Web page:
This article was written on 03 Nov 2012, and is filled under Volume 16 Number 3.

Current post is tagged

, , , , , , , , , , , , ,

Are nurses challenging social media?

Print Friendly, PDF & Email

by Renee M. Eggers, PhD – Guest Editor

& Dee McGonigle, PhD, RN, FAAN, CNE, Editor in Chief


Eggers, R. & McGonigle, D. (2012). Are nurses challenging social media? Online Journal of Nursing Informatics (OJNI), 16 (3), Available at  http://ojni.org/issues/?p=2030


Yes, social media is a topic that has been discussed and has exploded into the lives of nurses and the lives of their patients. The NCSBN (2012) discussed the expansion of social media

The use of social media and other electronic communication is expanding exponentially as the number social media outlets, platforms and applications available continue to increase. Individuals use blogs, social networking sites, video sites, online chat rooms and forums to communicate both personally and professionally with others. Social media is an exciting and valuable tool when used wisely (para. 1).

Ressler and Glazer (2012) stated that “Social media can be defined as the constellation of Internet-based tools that help a user to connect, collaborate, and communicate with others in real time….social media creates a social interaction or a conversation between users” (para. 2). Where are we going with all of the connectivity we are afforded through the social media tools?

As users of social media in both personal and professional lives, Nurses not only connect with colleagues but also with patients. The ANA (2012) discussed Facebook, Twitter, ANANurseSpace, YouTube and LinkedIn as ways to “connect with colleagues” (para. 1). According to Larson (2011), “Nurses are educators at heart, and social media outlets provide mechanisms for education. They can highlight their own areas of expertise and provide information on important health issues to a broader audience” (para. 26). Thompson (2012) pointed out that the “Bottom line is that our public is on social media. Whether we like it or not, nurses need to be too! After all, we are in the best position to influence patient decisions” (para. 10). The American Nurse (2012), the official publication of the American Nurses Association, stated “Social networking can be a positive tool that fosters professional connections, enriches a nurse’s knowledge base, and promotes timely communication with patients and family members” (para. 3).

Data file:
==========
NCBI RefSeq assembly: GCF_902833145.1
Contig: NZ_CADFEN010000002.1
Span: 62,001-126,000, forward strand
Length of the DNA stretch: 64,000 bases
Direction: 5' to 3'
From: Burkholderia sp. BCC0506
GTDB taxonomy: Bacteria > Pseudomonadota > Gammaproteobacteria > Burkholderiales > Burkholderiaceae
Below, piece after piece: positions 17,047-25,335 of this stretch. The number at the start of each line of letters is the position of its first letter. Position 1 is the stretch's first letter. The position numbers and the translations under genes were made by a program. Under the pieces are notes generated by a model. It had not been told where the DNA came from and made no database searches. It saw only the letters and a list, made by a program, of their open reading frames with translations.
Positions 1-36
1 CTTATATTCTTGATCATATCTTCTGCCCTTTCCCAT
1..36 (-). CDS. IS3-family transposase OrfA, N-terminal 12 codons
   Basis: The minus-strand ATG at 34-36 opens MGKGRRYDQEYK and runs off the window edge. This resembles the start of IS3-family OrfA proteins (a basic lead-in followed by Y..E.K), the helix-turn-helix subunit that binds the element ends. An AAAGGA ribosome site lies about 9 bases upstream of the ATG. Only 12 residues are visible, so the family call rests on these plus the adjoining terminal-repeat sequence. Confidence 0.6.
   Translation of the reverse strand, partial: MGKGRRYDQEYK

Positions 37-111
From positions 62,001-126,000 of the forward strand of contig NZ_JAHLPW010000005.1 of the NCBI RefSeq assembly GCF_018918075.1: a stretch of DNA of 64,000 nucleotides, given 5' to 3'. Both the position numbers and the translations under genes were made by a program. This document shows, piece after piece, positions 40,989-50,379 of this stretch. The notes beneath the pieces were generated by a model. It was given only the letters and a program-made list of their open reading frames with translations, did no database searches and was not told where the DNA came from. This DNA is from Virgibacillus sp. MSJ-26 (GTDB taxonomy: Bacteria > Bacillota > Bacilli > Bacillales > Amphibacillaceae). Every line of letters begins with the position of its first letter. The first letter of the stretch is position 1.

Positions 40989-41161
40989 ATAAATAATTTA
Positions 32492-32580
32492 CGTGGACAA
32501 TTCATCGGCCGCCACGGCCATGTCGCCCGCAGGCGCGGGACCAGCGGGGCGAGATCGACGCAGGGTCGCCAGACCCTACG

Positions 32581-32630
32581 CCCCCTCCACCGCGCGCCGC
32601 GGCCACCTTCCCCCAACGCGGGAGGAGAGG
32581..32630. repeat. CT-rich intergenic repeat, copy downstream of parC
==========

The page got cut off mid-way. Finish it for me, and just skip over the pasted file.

We are seeing potent connections between our physical and digital worlds. A long time ago we dealt with voice mail and then email. Now, we are quite mobile with our apps and hot spot Internet connectivity.

Nurses are sometimes overwhelmed with the connectivity, as well as when and what information they should share with their patients and their significant others. Son (2011) stated “Being online has responsibilities and consequences, no doubt” (para. 3). Guidelines have been developed and revised based on professional organizations and practice settings. “The American Nurses Association (ANA) and the National Council of State Boards of Nursing (NCSBN®) have mutually endorsed each organization’s guidelines for upholding professional boundaries in a social networking environment” (The American Nurse, 2012, para. 1). Son (2011) stated “The intersection of social media and privacy has made an older generation, and even some of my own generation, incredibly uncomfortable…..There is an idea that the blurring of intimate boundaries will come back and bite a whole generation” (para. 1). Some of an institution’s standards or restrictions can be very limiting. As social practice and presence evolves, so will understanding of its impact on patients and their health status. As nurses are drawn into the social media world and share their expertise, think about the influence they can have on the health and wellness of patients, families, communities and populations.